In 1985, I left school with a clutch of A levels and a driving passion for the exciting, new life that I felt certain was about begin. Those of you with a penchant for numbers may have noticed that 2015 is the 30th anniversary of that great event and such anniversaries are often marked by reunions, grand or otherwise.

And so it was for me, slightly complicated by the fact that, due to flitting about as a child, I was part of the 1985 cohort at more than one school. Two schools. Two reunions. One night. Ain’t that always the way?

I chose the do for the school that I attended the longest – the now defunct Gainsborough High School. Mine was the last cohort. After us, the school became co-educational and changed its name and so there is a certain pride amongst us old girls that we were a piece of something now lost.

As part of our reunion, someone had kindly organised a tour of the old place, recently reopened after years of disuse as the Sixth Form centre of the mixed school. At 2.00 pm I walked up the school drive nervously. I hadn’t seen any of these women for 32 years. Would I recognise them? Would they recognise me or or would it be excruciatingly awkward, reminiscent of the start of Celebrity Big Brother? I needn’t have worried. It took all of twenty seconds to identify everyone that was there. Most of us don’t change, not really. The essence of what makes us us always shines through.

We were shown round by some very willing sixth formers who we horrified with our tales of strict discipline and sexual impropriety, still a heady mix to a 17 year old. The memory is a strange thing. Some parts of the building were as familiar as if I’d visited them every day. Others were huge black chasms. The library – now devoid of books – rang not a single bell in my nostalgic head. Eventually, I pieced it all together using a mixture of grainy, faded photographs and stories remembered by the others. Gradually my school experience fell into place like a second-hand jigsaw puzzle – the picture identifiable but with a few pieces missing.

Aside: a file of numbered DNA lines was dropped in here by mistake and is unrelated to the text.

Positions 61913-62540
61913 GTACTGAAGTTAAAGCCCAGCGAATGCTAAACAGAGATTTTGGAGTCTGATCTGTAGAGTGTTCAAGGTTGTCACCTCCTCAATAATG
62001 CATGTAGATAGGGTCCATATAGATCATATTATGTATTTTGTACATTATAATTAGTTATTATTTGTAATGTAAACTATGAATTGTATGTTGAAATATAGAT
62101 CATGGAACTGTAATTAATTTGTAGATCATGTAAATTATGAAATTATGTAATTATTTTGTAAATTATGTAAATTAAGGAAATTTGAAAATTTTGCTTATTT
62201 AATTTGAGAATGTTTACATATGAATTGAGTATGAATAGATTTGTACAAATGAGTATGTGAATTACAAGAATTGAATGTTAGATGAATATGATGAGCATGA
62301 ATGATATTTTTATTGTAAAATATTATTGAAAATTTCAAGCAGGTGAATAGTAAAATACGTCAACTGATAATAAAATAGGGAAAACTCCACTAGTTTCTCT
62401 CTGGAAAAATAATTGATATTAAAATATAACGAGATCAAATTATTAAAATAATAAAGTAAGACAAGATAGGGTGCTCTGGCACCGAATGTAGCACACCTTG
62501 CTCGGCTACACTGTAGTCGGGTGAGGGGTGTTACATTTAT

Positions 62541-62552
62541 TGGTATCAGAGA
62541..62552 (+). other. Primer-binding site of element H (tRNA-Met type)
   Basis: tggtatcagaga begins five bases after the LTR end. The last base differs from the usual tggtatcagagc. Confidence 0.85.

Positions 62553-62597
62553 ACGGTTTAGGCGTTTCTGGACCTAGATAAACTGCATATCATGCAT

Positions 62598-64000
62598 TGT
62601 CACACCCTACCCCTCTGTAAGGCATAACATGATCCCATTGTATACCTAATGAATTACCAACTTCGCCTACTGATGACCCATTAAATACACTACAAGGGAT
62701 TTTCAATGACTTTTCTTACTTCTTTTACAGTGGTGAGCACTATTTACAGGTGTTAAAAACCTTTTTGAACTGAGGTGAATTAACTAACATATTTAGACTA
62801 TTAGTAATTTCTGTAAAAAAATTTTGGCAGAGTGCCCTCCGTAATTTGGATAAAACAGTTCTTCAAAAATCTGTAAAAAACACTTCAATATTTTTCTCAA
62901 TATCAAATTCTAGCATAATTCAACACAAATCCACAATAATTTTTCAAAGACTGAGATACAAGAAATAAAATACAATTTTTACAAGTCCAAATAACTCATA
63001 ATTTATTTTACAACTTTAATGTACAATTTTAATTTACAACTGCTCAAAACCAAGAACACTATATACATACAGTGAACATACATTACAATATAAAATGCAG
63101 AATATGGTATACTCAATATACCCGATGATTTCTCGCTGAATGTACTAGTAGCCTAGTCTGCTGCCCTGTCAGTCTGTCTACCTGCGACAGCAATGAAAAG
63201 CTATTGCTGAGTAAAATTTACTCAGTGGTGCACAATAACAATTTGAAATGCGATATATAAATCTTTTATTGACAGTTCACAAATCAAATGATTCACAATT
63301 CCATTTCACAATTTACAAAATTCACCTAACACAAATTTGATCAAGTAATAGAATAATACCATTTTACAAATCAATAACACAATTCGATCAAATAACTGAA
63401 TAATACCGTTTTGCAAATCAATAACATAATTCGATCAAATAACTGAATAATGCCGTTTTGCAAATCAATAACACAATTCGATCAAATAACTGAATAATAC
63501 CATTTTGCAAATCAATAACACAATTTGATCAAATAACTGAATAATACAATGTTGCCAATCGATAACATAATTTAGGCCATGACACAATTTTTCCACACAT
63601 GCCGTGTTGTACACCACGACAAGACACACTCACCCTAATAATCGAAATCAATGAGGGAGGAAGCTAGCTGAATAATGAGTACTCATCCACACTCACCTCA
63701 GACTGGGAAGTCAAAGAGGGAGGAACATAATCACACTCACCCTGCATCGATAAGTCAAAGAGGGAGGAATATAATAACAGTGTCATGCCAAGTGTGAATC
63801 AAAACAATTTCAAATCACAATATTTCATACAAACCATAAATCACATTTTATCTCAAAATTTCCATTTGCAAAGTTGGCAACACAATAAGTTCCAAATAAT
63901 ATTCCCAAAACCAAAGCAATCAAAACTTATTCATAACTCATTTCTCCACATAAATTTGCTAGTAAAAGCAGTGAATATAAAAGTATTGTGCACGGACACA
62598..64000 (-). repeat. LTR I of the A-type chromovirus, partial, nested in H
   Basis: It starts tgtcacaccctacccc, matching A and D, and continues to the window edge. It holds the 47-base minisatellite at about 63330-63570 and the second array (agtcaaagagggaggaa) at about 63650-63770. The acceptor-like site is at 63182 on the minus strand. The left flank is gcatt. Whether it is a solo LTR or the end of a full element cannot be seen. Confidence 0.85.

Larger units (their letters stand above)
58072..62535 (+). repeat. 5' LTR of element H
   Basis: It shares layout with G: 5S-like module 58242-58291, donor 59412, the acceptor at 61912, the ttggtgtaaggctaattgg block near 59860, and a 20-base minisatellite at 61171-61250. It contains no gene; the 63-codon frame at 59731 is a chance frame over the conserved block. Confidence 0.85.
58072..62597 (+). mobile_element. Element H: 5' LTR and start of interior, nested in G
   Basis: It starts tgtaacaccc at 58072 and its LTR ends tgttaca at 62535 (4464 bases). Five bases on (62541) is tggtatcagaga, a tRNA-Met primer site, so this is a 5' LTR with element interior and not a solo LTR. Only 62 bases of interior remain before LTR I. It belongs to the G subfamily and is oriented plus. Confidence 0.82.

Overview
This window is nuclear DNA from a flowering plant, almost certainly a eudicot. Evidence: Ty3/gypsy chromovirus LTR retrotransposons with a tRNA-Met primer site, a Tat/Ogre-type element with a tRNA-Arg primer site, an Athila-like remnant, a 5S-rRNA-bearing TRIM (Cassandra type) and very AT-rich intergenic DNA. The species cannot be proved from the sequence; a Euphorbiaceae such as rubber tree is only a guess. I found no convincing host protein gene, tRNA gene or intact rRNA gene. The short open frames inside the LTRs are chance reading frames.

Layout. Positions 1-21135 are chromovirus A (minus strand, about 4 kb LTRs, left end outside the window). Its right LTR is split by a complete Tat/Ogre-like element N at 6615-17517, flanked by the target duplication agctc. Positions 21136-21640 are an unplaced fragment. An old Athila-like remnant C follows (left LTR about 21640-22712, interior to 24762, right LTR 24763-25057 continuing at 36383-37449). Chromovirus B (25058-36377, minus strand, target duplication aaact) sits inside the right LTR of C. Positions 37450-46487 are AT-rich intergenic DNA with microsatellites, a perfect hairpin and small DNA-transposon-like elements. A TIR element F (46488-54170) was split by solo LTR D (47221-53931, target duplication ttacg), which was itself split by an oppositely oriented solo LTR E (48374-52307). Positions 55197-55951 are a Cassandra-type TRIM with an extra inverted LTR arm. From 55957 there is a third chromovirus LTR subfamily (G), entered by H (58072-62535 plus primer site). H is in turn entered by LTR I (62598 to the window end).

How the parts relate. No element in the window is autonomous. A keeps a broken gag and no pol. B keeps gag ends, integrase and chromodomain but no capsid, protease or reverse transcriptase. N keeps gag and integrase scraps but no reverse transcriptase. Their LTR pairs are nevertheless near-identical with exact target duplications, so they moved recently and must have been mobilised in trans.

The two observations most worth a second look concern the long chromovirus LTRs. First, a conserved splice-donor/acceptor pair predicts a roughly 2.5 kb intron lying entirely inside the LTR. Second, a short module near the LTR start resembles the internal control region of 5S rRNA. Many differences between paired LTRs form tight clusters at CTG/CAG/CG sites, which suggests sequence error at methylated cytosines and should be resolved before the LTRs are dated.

Later, over a drink and some food, we chatted over our collective memories of life at GHS. There was a lot that we had experienced together but some things that we had kept to ourselves. We discovered that of the 14 people there, four of us had been badly bullied by the same girl. We were each shocked to learn that it had not been just us. This made me sad. We have each carried that hurt in our hearts for thirty years believing that we were alone in our suffering when we would have had the collective power to prevent it had we but spoken out.

I’m not sure about looking back as a rule. Life lies in the future and not the past. But sometimes it is good for the soul to touch base with our history, to remember what it was that formed us and made us who we are. School days, whilst they last for only a few short years, often set the pace for rest of the life’s race. I am glad that I had the chance to look back, albeit it briefly, and remember those few years spent at Gainsborough High School, a grammar school for girls, with such fondness.